Around the window and door, we pried the trim off to get underneath it. We were able to do this without breaking it, so we will reinstall it once it’s time.


We kept the sheetrock on the ceiling, though it needed repair work on the edges and around our new vent fan.

After 3 weeks of wall install, we began the tedious process of mud, sand, tape; mud, sand, repeat. Of course the sheetrock required more finesse than the cement board. It took us about a week and 3-4 coats of mud. Each coat requires 24 hours of dry time, so we sanded and mudded throughout the week when we could. Public service announcement #1: close your doors, stuff a towel under your door, open your windows and wear masks while sanding sheetrock mud. It is DUHHHH-STEEE.

For the cement board, we used thin set in the seams, metal mesh tape made for cement board, and more thin set. It didn’t have to be perfectly smooth since we are tiling over it. For the corners, screw heads, and around the shower shelves, we used silicone to create a moisture barrier.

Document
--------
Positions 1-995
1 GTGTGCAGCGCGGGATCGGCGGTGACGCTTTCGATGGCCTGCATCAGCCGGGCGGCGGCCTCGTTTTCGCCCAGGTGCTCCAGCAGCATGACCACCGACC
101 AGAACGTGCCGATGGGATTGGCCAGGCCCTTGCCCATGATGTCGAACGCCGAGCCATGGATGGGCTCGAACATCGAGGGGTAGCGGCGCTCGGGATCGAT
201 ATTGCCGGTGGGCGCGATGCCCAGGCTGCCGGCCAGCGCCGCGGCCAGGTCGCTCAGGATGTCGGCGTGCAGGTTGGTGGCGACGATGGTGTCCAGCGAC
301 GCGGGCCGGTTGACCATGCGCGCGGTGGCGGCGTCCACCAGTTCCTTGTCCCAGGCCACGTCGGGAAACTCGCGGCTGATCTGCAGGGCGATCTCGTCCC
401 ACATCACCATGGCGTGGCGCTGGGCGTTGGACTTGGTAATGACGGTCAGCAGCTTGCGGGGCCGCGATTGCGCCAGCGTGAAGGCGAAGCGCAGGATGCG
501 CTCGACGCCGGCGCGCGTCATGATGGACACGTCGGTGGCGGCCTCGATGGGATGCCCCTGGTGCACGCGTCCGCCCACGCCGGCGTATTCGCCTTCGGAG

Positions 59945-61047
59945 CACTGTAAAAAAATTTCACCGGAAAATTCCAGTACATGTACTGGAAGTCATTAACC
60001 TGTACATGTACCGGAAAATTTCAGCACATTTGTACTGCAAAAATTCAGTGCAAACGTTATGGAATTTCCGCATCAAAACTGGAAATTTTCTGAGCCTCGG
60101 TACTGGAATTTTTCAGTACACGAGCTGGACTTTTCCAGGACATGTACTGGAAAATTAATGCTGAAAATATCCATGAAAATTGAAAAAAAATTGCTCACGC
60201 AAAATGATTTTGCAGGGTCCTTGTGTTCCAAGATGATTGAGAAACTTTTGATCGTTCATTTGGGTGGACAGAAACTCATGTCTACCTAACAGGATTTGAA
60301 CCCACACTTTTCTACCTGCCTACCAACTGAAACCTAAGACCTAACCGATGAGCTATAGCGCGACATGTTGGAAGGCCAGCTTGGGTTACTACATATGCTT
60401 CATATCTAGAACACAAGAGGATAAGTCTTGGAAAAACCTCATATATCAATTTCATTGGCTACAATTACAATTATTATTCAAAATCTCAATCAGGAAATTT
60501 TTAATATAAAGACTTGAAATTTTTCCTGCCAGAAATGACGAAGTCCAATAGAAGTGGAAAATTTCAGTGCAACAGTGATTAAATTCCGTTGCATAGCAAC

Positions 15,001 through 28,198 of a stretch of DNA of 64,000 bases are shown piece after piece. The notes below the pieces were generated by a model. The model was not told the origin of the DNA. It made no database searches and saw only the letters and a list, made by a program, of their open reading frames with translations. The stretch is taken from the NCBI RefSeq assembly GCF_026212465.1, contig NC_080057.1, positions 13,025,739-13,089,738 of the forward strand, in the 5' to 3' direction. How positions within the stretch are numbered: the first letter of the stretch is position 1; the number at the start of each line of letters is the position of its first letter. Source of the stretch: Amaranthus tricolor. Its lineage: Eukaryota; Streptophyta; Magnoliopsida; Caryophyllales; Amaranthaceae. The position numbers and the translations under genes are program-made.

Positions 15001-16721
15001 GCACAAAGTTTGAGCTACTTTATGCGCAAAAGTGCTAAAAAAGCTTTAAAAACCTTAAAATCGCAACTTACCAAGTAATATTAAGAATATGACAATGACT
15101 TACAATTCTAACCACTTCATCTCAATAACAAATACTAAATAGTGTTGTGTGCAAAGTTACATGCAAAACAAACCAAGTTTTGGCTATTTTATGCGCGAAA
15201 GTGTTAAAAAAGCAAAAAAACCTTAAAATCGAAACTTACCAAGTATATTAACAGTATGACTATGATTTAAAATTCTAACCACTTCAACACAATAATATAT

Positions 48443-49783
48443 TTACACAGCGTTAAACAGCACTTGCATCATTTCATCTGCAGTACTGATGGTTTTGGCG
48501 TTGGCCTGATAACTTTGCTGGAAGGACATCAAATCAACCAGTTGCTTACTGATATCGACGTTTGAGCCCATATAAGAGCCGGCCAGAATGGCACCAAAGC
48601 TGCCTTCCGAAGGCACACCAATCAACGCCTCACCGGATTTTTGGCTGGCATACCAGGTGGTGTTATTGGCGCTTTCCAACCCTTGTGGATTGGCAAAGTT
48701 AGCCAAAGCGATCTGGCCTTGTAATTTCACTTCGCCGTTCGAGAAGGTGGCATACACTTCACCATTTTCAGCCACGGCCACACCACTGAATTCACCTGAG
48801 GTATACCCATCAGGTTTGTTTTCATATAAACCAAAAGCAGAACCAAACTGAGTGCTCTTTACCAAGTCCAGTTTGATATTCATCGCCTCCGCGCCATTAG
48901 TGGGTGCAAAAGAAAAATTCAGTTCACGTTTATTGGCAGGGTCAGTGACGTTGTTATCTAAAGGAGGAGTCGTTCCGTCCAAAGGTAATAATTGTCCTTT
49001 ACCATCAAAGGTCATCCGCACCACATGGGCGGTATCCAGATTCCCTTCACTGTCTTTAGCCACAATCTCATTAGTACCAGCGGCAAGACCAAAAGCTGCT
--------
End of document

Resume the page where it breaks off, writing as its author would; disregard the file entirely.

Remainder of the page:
With the thin set dry in the shower, we began waterproofing with a liquid water proofing membrane called RedGuard.


It’s very thick, but you can roll it on with the proper nap roller. It took 2 coats with 90 minutes of drying time between coats. Public service announcement #2: wear a mask, safety glasses, gloves, and ventilate the heck out of your room. This stuff smells like a nail salon spilled all of its acrylic – in your nostrils. It’s not for everyone – let me tell you. With a high nap roller, I applied the first coat of RedGuard in up and down motions and the second with side-to-side motions. It’s supposed to seal it off better.